The NCLAT, by the impugned judgment, is not correct in refusing to go into whether the trade union would come within the definition of “person” under Section 3(23) of the Code. Equally, the NCLAT is not correct in stating that a trade union would not be an operational creditor as no services are rendered by the trade union to the corporate debtor. What is clear is that the trade union represents its members who are workers, to whom dues may be owed by the employer, which are certainly debts owed for services rendered by each individual workman, who are collectively represented by the trade union. Equally, to state that for each workman there will be a separate cause of action, a separate claim, and a separate date of default would ignore the fact that a joint petition could be filed under Rule 6 read with Form 5 of the Insolvency and Bankruptcy (Application to Adjudicating Authority) Rules, 2016, with authority from several workmen to one of them to file such petition on behalf of all. For all these reasons, we allow the appeal and set aside the judgment of the NCLAT. The matter is now remanded to the NCLAT who will decide the appeal on merits expeditiously as this matter has been pending for quite some time.
Case Reference Case Name : Dharani Sugars and Chemicals Ltd. Vs. Union Of India & Ors. Appeal : Transferred Case (Civil) No.66 of 2018 In Transfer Petition (Civil) No.1399 of 2018 Appellant(s) : Dharani Sugars And Chemicals Ltd. Respondent(s) :…
In the facts and circumstances of the case, we are of the considered opinion that the instant appeal can be disposed of by setting aside the order of NCLAT and remanding the matter back to the NCLAT for fresh consideration. Accordingly, we set aside the impugned order dated 08.02.2019 passed by the NCLAT and remand the matter back to NCLAT with a direction to dispose of the matter as expeditiously as possible after affording an opportunity of hearing to the parties.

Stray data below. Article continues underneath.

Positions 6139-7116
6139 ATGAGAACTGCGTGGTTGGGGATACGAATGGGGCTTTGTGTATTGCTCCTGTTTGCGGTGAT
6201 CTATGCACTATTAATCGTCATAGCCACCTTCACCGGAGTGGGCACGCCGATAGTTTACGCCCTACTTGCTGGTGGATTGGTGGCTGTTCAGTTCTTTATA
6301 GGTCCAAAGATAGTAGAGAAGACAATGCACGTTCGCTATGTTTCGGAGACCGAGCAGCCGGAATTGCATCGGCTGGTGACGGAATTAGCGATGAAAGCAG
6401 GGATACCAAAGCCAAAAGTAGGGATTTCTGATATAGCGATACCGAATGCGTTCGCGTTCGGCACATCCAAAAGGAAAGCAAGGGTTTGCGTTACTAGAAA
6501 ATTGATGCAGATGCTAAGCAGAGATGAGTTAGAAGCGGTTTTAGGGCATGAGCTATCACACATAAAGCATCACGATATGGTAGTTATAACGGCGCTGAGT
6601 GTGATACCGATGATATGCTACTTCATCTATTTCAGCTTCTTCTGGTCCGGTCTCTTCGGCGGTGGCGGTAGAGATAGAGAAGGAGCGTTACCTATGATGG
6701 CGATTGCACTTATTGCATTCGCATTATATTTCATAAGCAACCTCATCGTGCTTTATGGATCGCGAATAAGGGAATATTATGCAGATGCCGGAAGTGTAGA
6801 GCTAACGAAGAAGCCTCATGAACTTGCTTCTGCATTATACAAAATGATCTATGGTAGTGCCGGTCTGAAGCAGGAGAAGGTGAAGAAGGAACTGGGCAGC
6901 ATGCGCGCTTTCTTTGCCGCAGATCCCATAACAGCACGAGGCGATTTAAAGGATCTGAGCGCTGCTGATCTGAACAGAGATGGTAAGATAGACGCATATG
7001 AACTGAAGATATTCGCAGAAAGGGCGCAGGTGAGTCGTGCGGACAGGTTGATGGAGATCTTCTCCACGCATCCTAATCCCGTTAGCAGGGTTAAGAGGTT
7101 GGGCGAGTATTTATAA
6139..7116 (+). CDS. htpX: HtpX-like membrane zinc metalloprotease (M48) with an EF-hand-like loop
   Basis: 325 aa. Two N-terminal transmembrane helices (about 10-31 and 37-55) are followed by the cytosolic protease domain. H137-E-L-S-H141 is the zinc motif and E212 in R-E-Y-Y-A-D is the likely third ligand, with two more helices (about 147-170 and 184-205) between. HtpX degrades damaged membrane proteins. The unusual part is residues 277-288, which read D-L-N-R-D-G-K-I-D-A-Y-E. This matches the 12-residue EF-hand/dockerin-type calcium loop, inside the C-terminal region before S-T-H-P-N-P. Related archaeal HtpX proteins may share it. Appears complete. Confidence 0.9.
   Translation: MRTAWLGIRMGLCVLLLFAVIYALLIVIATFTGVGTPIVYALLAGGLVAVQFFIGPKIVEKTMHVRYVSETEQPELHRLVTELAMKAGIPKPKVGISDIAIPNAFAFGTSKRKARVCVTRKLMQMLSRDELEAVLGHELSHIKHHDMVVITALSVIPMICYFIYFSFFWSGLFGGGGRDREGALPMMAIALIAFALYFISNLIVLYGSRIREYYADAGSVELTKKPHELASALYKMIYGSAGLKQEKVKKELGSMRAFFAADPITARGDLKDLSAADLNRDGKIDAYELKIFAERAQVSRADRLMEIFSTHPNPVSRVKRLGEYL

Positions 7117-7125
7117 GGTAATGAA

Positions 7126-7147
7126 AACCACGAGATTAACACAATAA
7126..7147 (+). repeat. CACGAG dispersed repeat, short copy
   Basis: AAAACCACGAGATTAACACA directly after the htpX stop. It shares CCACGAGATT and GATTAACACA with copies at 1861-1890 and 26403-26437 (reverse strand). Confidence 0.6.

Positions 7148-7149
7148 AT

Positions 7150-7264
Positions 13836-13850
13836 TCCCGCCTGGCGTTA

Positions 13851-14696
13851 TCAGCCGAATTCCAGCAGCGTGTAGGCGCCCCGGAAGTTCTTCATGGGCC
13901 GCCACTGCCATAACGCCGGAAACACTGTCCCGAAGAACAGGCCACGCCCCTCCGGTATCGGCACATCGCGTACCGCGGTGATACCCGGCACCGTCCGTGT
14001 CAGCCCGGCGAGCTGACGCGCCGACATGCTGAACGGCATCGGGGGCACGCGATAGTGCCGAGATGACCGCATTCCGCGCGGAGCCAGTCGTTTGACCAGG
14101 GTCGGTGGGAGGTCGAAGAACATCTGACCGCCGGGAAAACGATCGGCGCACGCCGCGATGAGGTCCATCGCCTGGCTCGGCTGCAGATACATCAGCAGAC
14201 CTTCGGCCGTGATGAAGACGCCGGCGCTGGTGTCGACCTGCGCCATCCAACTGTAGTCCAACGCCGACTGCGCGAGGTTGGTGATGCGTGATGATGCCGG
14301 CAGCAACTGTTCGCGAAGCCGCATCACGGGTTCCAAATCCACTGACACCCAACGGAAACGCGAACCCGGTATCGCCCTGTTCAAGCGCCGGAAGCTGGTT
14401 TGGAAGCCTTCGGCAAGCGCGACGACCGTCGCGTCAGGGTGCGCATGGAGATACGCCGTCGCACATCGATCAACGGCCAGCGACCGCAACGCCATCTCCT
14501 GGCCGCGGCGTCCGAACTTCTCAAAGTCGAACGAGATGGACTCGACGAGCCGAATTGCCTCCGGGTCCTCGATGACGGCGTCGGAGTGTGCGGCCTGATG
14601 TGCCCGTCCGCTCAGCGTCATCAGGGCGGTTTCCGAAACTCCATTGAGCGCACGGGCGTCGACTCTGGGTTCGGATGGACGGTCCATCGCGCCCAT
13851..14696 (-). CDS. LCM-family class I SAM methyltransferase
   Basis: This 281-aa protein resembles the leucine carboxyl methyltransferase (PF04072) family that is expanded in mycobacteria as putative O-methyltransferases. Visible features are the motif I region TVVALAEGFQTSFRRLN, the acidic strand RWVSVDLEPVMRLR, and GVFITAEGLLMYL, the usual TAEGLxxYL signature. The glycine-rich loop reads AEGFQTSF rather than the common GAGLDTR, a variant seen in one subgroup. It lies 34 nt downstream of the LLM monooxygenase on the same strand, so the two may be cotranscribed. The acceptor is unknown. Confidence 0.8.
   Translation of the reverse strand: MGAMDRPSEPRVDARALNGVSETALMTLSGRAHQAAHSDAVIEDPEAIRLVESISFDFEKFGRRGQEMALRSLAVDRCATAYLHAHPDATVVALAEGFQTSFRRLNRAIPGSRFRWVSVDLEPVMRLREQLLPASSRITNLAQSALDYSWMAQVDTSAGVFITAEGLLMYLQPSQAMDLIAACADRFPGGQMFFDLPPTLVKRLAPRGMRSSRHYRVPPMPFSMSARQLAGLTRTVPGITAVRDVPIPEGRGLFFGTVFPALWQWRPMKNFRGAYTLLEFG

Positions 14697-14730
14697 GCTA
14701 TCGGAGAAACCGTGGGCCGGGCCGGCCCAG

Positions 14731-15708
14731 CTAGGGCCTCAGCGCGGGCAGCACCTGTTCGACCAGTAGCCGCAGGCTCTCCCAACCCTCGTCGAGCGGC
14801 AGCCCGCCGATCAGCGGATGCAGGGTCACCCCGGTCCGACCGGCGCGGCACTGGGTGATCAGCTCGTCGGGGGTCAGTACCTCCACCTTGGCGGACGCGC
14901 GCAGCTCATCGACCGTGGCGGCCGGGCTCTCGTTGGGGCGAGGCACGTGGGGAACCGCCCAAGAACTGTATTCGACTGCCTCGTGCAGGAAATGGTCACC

Case Reference Case Name : Ved Prakash Vadera & Ors. Vs. IREO Five River Private Ltd. Appeal : Civil Appeal No.12204 Of 2018 Appellant(s) : Ved Prakash Vadera & Ors. Respondent(s) : IREO Five River Private Ltd. Date of Judgment…
It is obvious that Section 434(1)(b) is attracted only if execution or other process is issued in respect of an order of a Tribunal in favour of a creditor of the company is returned unsatisfied in whole or in part. This is only one of three instances in which a company shall be deemed to be unable to pay its debts. If the fact situation fits sub-clause (b) of Section 434(1), then a company may be said to be deemed to be unable to pay its debts. However, this does not mean that each one of the sub-clauses of Section 434(1) are mutually exclusive in the sense that once Section 434(1)(b) applies, Section 434(1)(a) ceases to be applicable.
The scope of enquiry and the grounds on which the decision of “approval” of the resolution plan by the CoC can be interfered with by the adjudicating authority (NCLT), has been set out in Section 31(1) read with Section 30(2) and by the appellate tribunal (NCLAT) under Section 32 read with Section 61(3) of the I&B Code. No corresponding provision has been envisaged by the legislature to empower the resolution professional, the adjudicating authority (NCLT) or for that matter the appellate authority (NCLAT), to reverse the “commercial decision” of the CoC muchless of the dissenting financial creditors for not supporting the proposed resolution plan.
The proviso to Section 21(2) clarifies that a director who is also a financial creditor who is a related party of the corporate debtor shall not have any right of representation, participation, or voting in a meeting of the committee of creditors. Directors, simplicitor, are not the subject matter of the proviso to Section 21(2), but only directors who are related parties of the corporate debtor